E-superfund: One size fits some

E-superfund has rewritten the book on the balance required for a SMSF. It’s a cheap service, but it’s their way or the highway, as Richard Livingston explains.

Key Points

  • Product designed to meet the demand for a low-cost SMSF
  • Plenty of investment options, but a limited range of brokers
  • High volume investors, or those investing outside of cash, deposits and shares, need to do the math on transaction costs

If you read Trip Advisor, you’ll see resorts rated highly by some and terribly by others. Often these differences come down to expectations – some people want five-star service at a one-star price. E-superfund’s online self-managed superannuation fund (SMSF) administration service (www.esuperfund.com.au) is no different. Internet forums have a wide range of comments from users but you get what you pay for and the price is cheap.

Let’s first make one thing clear: Your author is not an E-superfund customer. This article highlights key considerations rather than offering a Choice style product review. If you are an E-superfund customer we’d love to hear about your experiences.

The product

E-superfund offers you the choice of setting up a new SMSF or transferring an existing one. They offer the flexibility of a company, or individuals, as trustees, although contrary to our advice (Why your SMSF needs a corporate trustee) they make a strong push for individuals. Our guess is that this is to make SMSFs more attractive to small investors by eliminating $400 to $700 of upfront costs.

If you opt for a corporate trustee you can either use an existing company or set up a new one. E-superfund doesn’t do it for you – they recommend Cleardocs (an online document provider). But you can always go to the ASIC website and do it yourself.

On the SMSF side, it’s a full and fee-free offering. They provide the trust deed (which is compulsory) and sample documents (such as investment strategy and minutes), plus look after the audit and tax return. When you reach pension age you can set up a transition to retirement or account-based pension (again fee-free) and run accumulation accounts alongside pension accounts.

Be warned though, the investment strategy document made available on the website is a ‘light’ form of this document. For instance, some advisers are steering away from using 0-100% as a target asset allocation and using more precise bands instead. E-superfund’s document ditches percentages completely.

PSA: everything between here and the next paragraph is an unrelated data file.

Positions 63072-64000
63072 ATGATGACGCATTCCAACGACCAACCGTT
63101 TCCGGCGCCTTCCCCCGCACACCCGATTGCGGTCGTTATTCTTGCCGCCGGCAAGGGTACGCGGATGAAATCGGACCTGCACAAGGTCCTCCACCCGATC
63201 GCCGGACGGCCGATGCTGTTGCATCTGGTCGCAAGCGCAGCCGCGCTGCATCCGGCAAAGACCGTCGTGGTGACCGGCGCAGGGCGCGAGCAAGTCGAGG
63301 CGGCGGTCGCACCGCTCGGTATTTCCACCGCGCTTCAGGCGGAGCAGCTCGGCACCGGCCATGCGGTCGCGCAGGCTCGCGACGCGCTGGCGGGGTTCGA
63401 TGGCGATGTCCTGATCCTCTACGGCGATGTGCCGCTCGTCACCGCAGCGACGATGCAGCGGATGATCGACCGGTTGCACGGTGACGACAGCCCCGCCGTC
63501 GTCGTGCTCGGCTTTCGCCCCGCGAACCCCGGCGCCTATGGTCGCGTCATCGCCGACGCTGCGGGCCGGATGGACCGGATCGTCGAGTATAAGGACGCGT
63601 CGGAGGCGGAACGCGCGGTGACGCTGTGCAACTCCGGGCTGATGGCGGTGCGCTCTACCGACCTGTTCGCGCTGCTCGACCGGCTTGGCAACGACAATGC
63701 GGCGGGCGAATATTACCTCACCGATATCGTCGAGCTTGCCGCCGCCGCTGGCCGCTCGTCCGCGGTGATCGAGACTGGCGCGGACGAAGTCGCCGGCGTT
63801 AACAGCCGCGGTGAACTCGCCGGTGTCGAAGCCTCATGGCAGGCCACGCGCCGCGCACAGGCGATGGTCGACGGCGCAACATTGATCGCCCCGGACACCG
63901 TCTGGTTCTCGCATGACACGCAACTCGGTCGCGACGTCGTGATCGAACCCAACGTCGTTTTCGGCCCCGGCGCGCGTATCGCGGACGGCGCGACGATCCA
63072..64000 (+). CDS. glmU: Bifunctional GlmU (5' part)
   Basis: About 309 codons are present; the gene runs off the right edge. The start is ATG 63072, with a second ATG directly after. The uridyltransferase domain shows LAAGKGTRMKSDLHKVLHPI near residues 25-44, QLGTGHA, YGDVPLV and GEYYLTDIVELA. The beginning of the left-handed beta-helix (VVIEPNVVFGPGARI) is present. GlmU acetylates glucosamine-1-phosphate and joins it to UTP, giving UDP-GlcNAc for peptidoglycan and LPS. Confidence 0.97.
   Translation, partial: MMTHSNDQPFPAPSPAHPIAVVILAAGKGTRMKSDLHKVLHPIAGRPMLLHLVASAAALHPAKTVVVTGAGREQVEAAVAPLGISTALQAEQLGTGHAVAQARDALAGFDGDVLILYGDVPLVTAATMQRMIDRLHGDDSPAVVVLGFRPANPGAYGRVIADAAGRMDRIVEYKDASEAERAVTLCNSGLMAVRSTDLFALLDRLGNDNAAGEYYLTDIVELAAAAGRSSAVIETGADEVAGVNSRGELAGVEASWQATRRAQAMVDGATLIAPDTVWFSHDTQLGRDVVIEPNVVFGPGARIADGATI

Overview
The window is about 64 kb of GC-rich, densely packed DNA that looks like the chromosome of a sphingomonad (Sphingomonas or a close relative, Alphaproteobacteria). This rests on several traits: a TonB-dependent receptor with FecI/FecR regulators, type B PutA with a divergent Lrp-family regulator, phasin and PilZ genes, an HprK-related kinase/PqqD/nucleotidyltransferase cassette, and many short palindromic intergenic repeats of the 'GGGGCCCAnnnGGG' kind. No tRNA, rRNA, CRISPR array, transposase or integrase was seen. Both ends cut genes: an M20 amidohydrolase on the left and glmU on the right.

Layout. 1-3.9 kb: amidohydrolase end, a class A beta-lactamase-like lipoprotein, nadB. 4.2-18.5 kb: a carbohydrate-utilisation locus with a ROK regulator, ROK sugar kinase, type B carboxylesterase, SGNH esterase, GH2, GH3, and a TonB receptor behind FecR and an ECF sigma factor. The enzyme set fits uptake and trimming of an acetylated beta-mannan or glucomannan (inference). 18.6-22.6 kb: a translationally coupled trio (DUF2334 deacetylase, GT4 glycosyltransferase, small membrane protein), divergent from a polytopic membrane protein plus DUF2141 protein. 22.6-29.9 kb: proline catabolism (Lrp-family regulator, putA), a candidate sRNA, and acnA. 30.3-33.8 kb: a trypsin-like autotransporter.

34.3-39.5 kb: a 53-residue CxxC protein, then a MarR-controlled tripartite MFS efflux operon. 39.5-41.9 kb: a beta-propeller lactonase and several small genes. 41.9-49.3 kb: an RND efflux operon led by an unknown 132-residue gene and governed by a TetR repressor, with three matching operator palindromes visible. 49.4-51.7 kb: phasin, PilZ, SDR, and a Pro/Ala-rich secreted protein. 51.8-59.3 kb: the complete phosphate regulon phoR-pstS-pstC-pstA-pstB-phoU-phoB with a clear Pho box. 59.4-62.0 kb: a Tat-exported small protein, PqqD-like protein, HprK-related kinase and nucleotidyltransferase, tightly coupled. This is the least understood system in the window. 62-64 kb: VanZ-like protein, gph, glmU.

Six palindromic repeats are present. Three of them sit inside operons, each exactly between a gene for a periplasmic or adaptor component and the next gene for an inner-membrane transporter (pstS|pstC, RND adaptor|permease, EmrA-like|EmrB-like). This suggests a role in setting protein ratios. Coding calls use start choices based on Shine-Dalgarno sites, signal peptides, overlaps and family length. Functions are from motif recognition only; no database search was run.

Trustees are now required by law to review their investment strategies regularly. With that in mind, it might be worth shopping around – there are lots of online providers – to make sure you have an investment strategy you’re comfortable with.

On the investment side, E-superfund is not so full and fee-free (more on this below). You get a list of approved providers (some compulsory) across a wide range of investments, but that’s it. If you’re transferring an existing SMSF you’ll need to close down your other bank accounts, share trading accounts and get rid of any non-approved investments (such as art and overseas property).

Why the restrictions? E-superfund makes much of the fact that it is necessary for them to run their low-cost model. This is their way of saying these are the providers they’ve entered into commission arrangements with. The reason E-superfund has a low annual fee is because they take a clip on the volume of transactions you enter into.

This isn’t a bad thing – unless you do lots of transactions – it simply means you’ve got to factor in any additional fees as part of the cost of using the service. What’s not so good is the effort needed to find the commission arrangements on the website. The only place we could find them was pages 1 and 2 of the Financial Services Guide.

On the topic of fees, they’re pretty simple. Right now (under their special offer) you pay nothing for set-up, nothing for the first year and $699 per annum after that. If you’re transferring an existing fund you pay $699 from year one onwards (but no set-up costs). This deal is called a special offer expiring 15 February, but it seems to be offered at regular intervals.